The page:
Ultrasound Value in the Management of Parapneumonic Pleural Effusions in a Limited-Resource Setting: A Case Report


Pleural effusion is a common complication of acute lung infection, with rising morbidity and mortality. If poorly treated, parapneumonic effusion evolves to the fibrino-purulent stage wherein antibiotic therapy alone becomes inadequate. Chest CT is the gold standard diagnostic imaging tool, however, in a resource-limited context, it may not be performed. Chest ultrasound can therefore be an alternative for drainage and intermittent follow-up of complicated parapneumonic pleural effusions. We report the case of a 4-year-old child who presented with cough, breathing difficulties and fever for over two weeks and in whom an initial chest X-ray revealed a left hemithorax white-out with an air-fluid level. Chest ultrasound revealed a left pleuropulmonary massive fluid collection with an encysted empyema. It also allowed ultrasound-guided pleural effusion drainage of a fibrino-purulent liquid which tested positive for Kocuria kristinae, a bacterium sensitive to gentamycin, vancomycin, norfloxacin and clindamycin. The next follow-up ultrasound checks showed improvement and the control chest X-ray performed one month later demonstrated pulmonary functional recovery. This case highlights the importance of ultrasound in the management and follow-up of this chest pathology in resource-limited settings.

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Nwatsock, J. , Engoumou, A. , Mbede, M. , Sinbaï, C. , Sinbaï, C. , Bela, A. and Goujou, E. (2023) Ultrasound Value in the Management of Parapneumonic Pleural Effusions in a Limited-Resource Setting: A Case Report. Open Journal of Radiology, 13, 134-138. doi: 10.4236/ojrad.2023.133014.

1. Introduction

Parapneumonic pleural effusion (PPE) is a common complication of acute lung infection and is the main cause of infectious pleurisy, accounting for 55% - 73% of cases with an increasing morbidity and mortality [1] . Although termed as “para-pneumonic”, the microbial epidemiology is different from that of pneumonia with a greater frequency of anaerobes in PPE. PPE could evolve in 3 stages which are: exudative, fibrino-purulent and organized. Such progression could be the result of an inadequate treatment or an imbalance between microbial virulence and host immune defenses. A fibrino-purulent PPE is said to be “complicated” when antibiotic therapy alone proves inadequate to resolve it. An exploratory pleural puncture is usually the central diagnostic step that distinguishes a complicated from an uncomplicated PPE. Indeed, complicated PPE requires evacuative treatment through repeated pleural evacuative punctures, pleural drainage or a more invasive procedure such as surgery [1] [2] . Chest X-ray and CT scan are respectively the first-line and the gold standard imaging tools in these situations. However, they may be associated with excessive irradiation, especially if there is a need for repetition during follow-up. Moreover, in our context where patients and their families have to finance their work-ups, the sustainability of diagnosis and monitoring is often compromised. Chest ultrasound can therefore be an alternative tool for the assessment, drainage and follow-up of complicated PPE [3] . The aim of this case report was to highlight the importance of ultrasound in the management and follow-up of parapneumonic pleural effusions in a poor socio-economic setting.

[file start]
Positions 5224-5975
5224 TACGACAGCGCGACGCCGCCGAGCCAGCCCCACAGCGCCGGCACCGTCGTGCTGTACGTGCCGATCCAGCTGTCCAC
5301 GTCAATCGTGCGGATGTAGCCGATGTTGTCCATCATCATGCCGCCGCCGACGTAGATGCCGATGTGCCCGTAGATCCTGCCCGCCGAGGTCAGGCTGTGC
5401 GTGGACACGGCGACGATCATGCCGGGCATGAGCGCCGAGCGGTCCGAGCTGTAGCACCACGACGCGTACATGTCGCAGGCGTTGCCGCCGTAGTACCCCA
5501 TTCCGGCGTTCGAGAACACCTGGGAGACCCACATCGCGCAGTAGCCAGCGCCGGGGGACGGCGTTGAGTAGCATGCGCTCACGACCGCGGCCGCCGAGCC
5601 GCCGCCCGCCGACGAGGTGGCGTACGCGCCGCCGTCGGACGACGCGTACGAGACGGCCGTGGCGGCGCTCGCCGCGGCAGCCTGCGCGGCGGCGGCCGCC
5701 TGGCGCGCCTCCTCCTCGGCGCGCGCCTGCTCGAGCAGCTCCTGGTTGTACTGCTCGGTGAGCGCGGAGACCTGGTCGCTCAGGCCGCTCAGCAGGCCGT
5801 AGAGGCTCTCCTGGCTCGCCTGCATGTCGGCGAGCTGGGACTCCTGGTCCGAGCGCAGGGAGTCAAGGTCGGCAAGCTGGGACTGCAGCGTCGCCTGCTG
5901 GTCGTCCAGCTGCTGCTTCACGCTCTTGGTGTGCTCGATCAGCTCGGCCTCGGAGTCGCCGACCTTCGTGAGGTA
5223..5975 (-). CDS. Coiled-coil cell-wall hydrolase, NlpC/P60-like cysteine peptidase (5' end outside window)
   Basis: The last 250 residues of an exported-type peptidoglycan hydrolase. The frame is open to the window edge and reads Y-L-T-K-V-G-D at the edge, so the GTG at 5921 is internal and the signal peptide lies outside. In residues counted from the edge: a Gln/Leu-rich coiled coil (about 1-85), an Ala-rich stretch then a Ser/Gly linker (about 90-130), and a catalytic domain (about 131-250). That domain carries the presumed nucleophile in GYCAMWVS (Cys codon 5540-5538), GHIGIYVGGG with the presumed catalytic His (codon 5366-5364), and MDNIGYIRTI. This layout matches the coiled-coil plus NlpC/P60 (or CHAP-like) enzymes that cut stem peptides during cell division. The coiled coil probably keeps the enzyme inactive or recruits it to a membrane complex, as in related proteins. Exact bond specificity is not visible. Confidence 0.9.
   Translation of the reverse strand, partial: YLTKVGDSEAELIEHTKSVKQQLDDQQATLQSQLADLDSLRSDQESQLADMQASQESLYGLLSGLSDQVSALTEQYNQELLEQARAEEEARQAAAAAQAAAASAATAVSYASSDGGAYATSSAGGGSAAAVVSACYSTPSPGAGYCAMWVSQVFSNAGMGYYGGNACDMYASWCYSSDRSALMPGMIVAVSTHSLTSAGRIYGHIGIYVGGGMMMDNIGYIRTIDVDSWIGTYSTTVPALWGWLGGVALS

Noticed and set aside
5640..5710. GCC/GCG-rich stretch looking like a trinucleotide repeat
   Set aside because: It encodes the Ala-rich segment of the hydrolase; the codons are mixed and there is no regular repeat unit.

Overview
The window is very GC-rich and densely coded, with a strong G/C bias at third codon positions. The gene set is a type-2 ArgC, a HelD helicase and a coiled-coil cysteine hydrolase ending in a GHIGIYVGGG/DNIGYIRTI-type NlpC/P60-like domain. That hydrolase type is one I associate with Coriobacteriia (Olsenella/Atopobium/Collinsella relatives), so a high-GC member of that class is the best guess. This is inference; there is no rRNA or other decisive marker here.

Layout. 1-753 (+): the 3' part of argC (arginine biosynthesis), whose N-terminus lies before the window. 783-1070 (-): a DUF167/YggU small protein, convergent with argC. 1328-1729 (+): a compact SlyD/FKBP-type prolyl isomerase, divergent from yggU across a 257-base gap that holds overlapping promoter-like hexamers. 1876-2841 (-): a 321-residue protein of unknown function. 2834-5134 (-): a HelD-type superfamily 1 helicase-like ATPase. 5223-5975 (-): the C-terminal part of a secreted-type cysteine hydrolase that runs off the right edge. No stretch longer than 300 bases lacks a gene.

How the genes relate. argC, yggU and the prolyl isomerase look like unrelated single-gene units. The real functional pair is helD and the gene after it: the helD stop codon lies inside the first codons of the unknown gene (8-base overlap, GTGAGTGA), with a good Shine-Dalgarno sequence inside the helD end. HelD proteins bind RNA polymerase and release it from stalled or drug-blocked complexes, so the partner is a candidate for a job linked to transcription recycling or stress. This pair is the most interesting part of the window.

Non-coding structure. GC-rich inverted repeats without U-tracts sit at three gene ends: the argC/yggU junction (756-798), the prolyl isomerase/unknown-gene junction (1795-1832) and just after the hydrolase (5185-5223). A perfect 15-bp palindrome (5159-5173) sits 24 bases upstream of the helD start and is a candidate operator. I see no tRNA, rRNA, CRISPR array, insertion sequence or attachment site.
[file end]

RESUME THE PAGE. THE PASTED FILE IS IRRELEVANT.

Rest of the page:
2. Case Presentation

It is the case of a 4-year-old male child, 25 kgs, admitted to hospital in November 2022 for breathing difficulties, a non-productive wet cough and fever evolving over a 2 weeks period. Upon admission, he presented with a good hydration status but a poor general state characterized by asthenia and anorexia. His hemoglobin concentration was at 10.1g/dL, peripheral oxygen saturation (SpO2) ranged between 86% and 91%. The initial chest X-ray revealed a left hemithorax white-out (Figure 1(a)). Antibiotic therapy (intravenous ceftriaxone) was administered for over two weeks. The evolution was marked by a persistent intermittent fever (38˚C - 40˚C) and the worsening of breathing difficulties which prompted a control chest X-ray. The film revealed an air-fluid level within the left hemithorax white-out (Figure 1(b)).

A chest CT scan was requested but not done, due to financial constraints. A chest ultrasound scan was therefore the alternative imaging modality for assessment. In addition to the left pleuropulmonary fluid collection which was an encysted empyema, there was an associated left lung consolidation (Figure 1(c)). With the clinical and radiological features of extensive pneumonitis associated with an abundant encysted PPE, an ultrasound-guided drainage was done and 150 ml of fibrino-purulent fluid was evacuated. This fluid tested positive for